Boys’ puberty timing didn’t appear to be influenced by prenatal exposure to these chemicals. 

“There has been considerable concern about why girls are entering puberty earlier and hormone disrupting chemicals like the ones in personal care products that we studied have been suggested as one possible reason,” said lead study author Kim Harley, associate director of the Center for Environmental Research and Children’s Health at the University of California, Berkeley. 

Half of the girls in the study started growing pubic hair when they were at least 9.2 years old and then began menstruating when they were 10.3 years old, the study found. 

Phthalates, parabens and triclosan are not banned for use in personal care products, and there isn’t solid evidence yet that they cause health effects in humans, Harley said by email.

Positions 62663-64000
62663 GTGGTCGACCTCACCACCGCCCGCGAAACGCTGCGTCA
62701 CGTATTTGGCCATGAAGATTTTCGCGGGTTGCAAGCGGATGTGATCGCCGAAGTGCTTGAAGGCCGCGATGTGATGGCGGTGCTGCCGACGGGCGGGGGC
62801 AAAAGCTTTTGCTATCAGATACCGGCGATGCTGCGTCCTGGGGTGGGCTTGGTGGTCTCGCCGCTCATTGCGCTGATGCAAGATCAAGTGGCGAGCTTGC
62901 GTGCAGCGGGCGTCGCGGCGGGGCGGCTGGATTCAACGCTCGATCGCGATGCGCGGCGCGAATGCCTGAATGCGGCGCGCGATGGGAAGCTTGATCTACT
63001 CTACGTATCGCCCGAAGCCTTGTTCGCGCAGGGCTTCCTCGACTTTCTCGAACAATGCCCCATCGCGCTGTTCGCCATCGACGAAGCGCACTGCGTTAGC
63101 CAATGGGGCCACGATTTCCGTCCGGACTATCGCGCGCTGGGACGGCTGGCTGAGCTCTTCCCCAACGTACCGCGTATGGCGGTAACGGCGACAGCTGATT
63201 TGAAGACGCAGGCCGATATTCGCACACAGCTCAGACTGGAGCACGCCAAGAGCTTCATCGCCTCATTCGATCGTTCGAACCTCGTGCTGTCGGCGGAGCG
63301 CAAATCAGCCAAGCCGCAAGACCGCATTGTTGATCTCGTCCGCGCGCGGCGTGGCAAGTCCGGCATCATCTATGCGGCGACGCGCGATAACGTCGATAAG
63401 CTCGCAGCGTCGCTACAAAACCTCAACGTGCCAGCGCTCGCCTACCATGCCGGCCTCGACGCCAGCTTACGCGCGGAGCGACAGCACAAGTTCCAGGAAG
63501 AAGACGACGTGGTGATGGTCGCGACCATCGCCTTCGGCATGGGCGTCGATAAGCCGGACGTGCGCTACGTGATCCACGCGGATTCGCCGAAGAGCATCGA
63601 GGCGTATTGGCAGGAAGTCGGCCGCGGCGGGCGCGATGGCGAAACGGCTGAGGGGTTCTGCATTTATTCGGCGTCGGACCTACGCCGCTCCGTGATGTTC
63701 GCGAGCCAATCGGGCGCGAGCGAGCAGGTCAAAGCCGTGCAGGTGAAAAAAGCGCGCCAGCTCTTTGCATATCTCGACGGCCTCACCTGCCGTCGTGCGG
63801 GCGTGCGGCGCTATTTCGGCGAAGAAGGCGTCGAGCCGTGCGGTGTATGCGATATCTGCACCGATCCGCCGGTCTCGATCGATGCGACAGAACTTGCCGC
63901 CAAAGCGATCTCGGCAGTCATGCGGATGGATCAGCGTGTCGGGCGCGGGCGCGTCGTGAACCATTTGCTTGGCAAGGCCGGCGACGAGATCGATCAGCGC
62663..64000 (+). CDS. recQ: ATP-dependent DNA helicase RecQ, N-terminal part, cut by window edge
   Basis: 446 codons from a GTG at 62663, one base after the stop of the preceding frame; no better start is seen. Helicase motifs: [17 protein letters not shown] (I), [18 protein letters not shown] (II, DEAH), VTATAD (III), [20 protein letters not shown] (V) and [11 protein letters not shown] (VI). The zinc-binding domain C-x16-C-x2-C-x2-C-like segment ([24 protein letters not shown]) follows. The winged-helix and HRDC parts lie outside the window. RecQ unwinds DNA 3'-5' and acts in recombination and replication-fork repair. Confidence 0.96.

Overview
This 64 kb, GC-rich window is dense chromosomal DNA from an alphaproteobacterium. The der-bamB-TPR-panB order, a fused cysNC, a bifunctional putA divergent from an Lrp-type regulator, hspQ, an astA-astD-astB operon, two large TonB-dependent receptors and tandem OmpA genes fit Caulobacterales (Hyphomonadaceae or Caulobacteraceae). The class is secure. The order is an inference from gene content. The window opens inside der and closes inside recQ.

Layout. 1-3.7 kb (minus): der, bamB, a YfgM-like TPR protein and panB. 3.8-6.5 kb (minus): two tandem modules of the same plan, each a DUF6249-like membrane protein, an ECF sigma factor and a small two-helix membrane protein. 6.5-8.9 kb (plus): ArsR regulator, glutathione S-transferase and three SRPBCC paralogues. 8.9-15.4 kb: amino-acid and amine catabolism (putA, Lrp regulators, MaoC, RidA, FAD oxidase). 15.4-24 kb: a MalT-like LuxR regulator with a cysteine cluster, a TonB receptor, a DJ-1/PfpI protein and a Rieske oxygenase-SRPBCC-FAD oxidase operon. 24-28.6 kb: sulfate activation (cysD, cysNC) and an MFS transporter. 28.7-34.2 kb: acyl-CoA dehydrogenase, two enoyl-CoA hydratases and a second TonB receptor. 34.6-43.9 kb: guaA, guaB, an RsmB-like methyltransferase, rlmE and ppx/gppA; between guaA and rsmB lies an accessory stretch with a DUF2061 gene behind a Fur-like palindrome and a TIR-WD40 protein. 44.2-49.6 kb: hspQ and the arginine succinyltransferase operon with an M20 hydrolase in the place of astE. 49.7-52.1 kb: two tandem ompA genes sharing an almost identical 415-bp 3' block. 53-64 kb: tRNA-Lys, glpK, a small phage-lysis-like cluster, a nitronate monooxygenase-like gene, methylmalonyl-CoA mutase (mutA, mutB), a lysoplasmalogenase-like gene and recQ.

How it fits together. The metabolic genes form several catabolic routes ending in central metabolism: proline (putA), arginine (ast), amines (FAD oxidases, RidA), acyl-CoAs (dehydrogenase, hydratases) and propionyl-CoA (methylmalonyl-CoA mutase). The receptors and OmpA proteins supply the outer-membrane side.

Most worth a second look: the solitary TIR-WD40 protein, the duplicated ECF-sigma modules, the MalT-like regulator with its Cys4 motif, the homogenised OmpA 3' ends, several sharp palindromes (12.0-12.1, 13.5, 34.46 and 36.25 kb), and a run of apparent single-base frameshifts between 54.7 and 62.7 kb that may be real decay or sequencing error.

But the current results add to increasing evidence from lab studies that suggests these chemicals can disrupt or interfere with natural hormones in the body like estrogen, Harley added. 

“The fact that we find associations with earlier puberty in girls is additionally concerning,” Harley said. “The good news is, that if women want to reduce their exposure to these chemicals, there are steps they can take.” 

Triclosan is no longer allowed in antibacterial soap in the U.S., but it is still in toothpaste, Harley said. Consumers should make sure it’s not a listed ingredient on any toothpaste they buy, she advised.